How Well Do My Results Generalize? Comparing Security and Privacy Survey Results from MTurk, Web, and Telephone Samples presented at IEEESymposium 2019

by Michelle l. Mazurek, Elissa M. Redmiles, Sean Kross,

URL : https://www.youtube.com/watch?v=RlANM1ABcoc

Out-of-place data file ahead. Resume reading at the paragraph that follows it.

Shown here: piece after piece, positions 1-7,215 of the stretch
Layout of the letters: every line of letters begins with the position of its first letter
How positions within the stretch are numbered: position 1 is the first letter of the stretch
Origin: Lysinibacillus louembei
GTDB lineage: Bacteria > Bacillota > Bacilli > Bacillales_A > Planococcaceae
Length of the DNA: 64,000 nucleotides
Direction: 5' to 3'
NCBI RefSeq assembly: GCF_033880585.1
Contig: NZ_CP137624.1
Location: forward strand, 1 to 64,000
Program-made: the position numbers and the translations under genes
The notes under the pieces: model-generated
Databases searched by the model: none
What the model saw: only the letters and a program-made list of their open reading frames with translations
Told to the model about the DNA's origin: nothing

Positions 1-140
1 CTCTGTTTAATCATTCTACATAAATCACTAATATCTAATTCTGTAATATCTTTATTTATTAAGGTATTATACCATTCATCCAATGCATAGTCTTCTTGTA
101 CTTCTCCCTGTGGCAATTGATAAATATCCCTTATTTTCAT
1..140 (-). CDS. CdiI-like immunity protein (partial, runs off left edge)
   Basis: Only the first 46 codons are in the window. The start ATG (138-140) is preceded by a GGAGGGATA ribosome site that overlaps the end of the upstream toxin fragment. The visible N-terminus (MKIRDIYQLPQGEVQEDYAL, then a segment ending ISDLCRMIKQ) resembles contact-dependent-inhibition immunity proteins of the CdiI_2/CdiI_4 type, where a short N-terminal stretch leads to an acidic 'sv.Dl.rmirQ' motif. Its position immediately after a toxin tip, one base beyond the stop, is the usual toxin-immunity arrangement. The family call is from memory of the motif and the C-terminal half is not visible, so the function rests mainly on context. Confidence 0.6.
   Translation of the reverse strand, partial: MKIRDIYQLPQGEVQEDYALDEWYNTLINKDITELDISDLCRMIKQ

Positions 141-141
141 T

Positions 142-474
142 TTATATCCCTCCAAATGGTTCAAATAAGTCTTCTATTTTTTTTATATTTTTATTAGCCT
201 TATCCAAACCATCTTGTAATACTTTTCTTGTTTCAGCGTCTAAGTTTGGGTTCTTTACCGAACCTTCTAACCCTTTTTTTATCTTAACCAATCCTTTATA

Summary : Security and privacy researchers often rely on data collected from Amazon Mechanical Turk (MTurk) to evaluate security tools, to understand users' privacy preferences and to measure online behavior. Yet, little is known about how well Turkers' survey responses and performance on security- and privacy-related tasks generalizes to a broader population. This paper takes a first step toward understanding the generalizability of security and privacy user studies by comparing users' self-reports of their security and privacy knowledge, past experiences, advice sources, and behavior across samples collected using MTurk (n=480), a census-representative web-panel (n=428), and a probabilistic telephone sample (n=3,000) statistically weighted to be accurate within 2.7% of the true prevalence in the U.S. Surprisingly, the results suggest that: (1) MTurk responses regarding security and privacy experiences, advice sources, and knowledge are more representative of the U.S. population than are responses from the census-representative panel; (2) MTurk and general population reports of security and privacy experiences, knowledge, and advice sources are quite similar for respondents who are younger than 50 or who have some college education; and (3) respondents' answers to the survey questions we ask are stable over time and robust to relevant, broadly-reported news events. Further, differences in responses cannot be ameliorated with simple demographic weighting, possibly because MTurk and panel participants have more internet experience compared to their demographic peers. Together, these findings lend tempered support for the generalizability of prior crowdsourced security and privacy user studies; provide context to more accurately interpret the results of such studies; and suggest rich directions for future work to mitigate experience- rather than demographic-related sample biases.